Even though the trek is over, I still feel like the journey hasn’t ended. Those 10 days in the backcountry were some of the most special moments of my life. From the start of the trek, I knew that my biggest challenge would be psychological. One aspect that I didn’t predict would be how this would evolve throughout the trip. I came on this trip to show myself how I could accomplish something vastly outside my comfort zone.
After the overnight shakeout hike, I felt confident in my outdoor skills to allow myself to be excited for the trek. Despite the excitement I had my first and most predictable challenge. The travel day, day 1 and day 2 forced me to battle with the reality that all the discomfort that I felt sleeping in the tent was going to be present for more than a week. Each campsite provided a new rock, branch, or slant, forcing me to constantly adapt to the reality of being outside. Learning to deal with this was made easier by my great tent mates, Chris, and Simon. Chris and I are both don’t have a ton of experience with backpacking and neither of us are outdoor lovers. Our comradery really helped us both get over the hump of the beginning of the trek. As each day went by, the struggle decreased both because of getting used to the arrangement as well as waking up knowing that I was slightly closer to both Hanifl Centre and eventually New Jersey. By the time we completed our first rest day on day 3, I felt comfortable with myself outside and confident in my ability to complete the hike.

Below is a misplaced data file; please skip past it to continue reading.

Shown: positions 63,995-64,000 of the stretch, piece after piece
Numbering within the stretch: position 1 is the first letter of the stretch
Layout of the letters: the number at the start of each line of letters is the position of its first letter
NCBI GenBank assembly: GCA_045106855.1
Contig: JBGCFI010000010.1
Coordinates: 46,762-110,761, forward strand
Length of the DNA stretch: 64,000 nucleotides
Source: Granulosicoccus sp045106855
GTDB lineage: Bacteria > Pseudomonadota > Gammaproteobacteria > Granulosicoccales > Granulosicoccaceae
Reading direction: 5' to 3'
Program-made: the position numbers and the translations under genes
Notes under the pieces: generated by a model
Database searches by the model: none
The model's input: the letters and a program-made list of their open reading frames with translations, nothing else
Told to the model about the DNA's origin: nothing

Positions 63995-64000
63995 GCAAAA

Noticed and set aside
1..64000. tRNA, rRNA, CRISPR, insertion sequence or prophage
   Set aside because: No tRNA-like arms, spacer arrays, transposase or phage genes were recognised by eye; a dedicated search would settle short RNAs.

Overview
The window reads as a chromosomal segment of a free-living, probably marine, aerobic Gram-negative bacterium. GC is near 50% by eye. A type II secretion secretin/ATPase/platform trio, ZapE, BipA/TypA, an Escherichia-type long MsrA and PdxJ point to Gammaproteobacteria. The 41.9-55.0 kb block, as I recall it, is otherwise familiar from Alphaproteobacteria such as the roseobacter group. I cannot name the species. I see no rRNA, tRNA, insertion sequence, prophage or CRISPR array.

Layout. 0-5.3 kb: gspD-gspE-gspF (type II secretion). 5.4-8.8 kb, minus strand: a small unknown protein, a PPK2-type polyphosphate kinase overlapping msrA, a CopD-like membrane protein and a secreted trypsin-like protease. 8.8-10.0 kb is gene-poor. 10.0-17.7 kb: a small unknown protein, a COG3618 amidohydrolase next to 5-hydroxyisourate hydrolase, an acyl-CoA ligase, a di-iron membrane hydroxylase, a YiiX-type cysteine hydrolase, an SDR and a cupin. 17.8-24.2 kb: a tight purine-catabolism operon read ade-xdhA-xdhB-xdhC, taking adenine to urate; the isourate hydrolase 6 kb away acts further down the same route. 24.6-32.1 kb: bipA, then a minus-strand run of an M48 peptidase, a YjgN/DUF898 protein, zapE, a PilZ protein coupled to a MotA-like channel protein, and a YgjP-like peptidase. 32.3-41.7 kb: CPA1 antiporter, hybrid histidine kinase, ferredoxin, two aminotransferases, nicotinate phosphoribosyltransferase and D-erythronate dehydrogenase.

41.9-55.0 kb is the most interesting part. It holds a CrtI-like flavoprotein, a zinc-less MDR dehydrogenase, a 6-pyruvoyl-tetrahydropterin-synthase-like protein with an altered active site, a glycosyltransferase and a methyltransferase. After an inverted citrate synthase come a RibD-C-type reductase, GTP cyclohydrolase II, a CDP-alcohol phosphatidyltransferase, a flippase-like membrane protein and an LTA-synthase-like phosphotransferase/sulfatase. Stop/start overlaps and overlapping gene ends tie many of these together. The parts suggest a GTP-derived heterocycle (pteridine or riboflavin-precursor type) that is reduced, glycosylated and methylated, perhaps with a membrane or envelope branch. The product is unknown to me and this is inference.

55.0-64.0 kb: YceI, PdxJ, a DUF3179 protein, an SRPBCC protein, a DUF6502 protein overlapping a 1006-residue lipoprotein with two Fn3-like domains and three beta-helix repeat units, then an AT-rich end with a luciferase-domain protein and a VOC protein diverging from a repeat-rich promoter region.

Day 4 and day 5 were truly two of the most challenging and rewarding days of my life. Day 4 started with a pleasant hike until around noon when it began to pour rain as we ascended through 11k feet. Once we arrived at camp, we quickly set up our tent and I went off to make popcorn for the group to help warm everyone else. The next 15-20 minutes were probably the lowest morale I had on the trip as the temperature dropped and I remained soaked. With my body frozen stuck burning popcorn, I was forced to remind myself of a rule from my wilderness advanced first aid course “number one, I am the one”. In this moment I was able to hand my role off to another team member, get to my tent and snuggle up in my sleeping bag for the next hour. After I had warmed up and changed, I exited my tent to see the clouds had cleared and the most beautiful view of the Himalayas yet. That night was a highlight of the trip where the whole group got together, admired the view, and drank tang. Day 5 we set out to cross a pass of snow to get to our next camp site, however after 6 hours and may miles we quickly realized that the next camp site was no longer a campsite. This was a turning point in the trek as our local guides Raju and Govind helped us identify a new campsite which changed the direction and destination for our trek. Our group came together and unanimously decided to walk the extra 5km to the new campsite. This was certainly a highlight in terms of group cohesion.